Jorge Castillo: The Wizards, btw, did make Beal an offer. But it wasn’t for the max and that’s what Beal wants. And if you don’t think Beal will get the max next summer go take a look at the contracts signed over the summer. The money is out there.
The Washington Wizards view Bradley Beal, a sharp-shooting two-way wing player poised for a breakout season, as a pillar for years to come, but the two sides have come to a mutual agreement to wait until next summer to enact the marriage and will not agree to a contract extension before tonight’s midnight deadline, according to a person with knowledge of the situation. Thusly, Beal will become a restricted free agent in July. Waiting until July affords Washington more cap room to pursue free agents – most notably Kevin Durant. By not giving Beal the max extension he wants now, Beal’s cap hold will be $14 million next summer instead of $20.9 million.
David Aldridge: Wizards, per sources, won’t extend @Bradley Beal before deadline. Still hope to sign impact FA in July, then re-sign Beal, who’ll be RFA.
All indications, as of Sunday night, were that Washington Wizards guard Bradley Beal and Warriors center Festus Ezeli will be joining Drummond and Barnes as restricted free agents come July, barring an unexpected late U-turn in negotiations.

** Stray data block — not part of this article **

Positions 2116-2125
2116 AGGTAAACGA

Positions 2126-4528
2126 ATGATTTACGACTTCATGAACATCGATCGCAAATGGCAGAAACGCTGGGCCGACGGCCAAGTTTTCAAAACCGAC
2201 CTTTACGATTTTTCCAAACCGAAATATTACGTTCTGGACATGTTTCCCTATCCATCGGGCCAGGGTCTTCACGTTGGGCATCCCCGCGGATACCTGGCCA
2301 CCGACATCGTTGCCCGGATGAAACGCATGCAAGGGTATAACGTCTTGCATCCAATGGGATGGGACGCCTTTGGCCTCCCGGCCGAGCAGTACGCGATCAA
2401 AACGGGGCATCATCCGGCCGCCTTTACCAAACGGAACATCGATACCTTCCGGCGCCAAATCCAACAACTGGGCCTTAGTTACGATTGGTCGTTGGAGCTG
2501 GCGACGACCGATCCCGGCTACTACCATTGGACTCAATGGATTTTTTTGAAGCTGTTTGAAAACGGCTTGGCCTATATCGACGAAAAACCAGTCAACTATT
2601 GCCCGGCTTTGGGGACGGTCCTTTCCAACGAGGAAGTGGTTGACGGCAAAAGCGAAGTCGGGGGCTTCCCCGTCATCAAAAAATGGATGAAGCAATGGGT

Marc Stein: Still time for U-turns, of course, but AS OF NOW likewise appears Bradley Beal (like ADrummond and HBarnes) will have to wait until summer
Probably the most interesting case when it comes to the Monday deadline is that of Wizards guard Bradley Beal. A person with knowledge of the situation told Sporting News that the Wizards fully intend to keep Beal and lock him up with a max contract — despite Beal’s troubles staying healthy — but they want to wait until next summer.
The reason is obvious: Washington will be among the teams trying to lure Kevin Durant from the Thunder. Durant grew up in the D.C. metro area and, should he be willing to leave Oklahoma City — still a very open question — the Wizards would be considered a favorite to sign him. They could do so if they order the contracts the way the Spurs did with Aldridge and Leonard, with Durant first signing, then with Beal’s contract coming after.
Monday is the deadline for teams to sign players entering their fourth year to long-term contract extensions, and it appears that the situation of Washington’s Bradley Beal will go down to the final moments. Signing him to an extension seemed a certainty, but there has been no deal. Detroit’s Andre Drummond is also a candidate for an extension.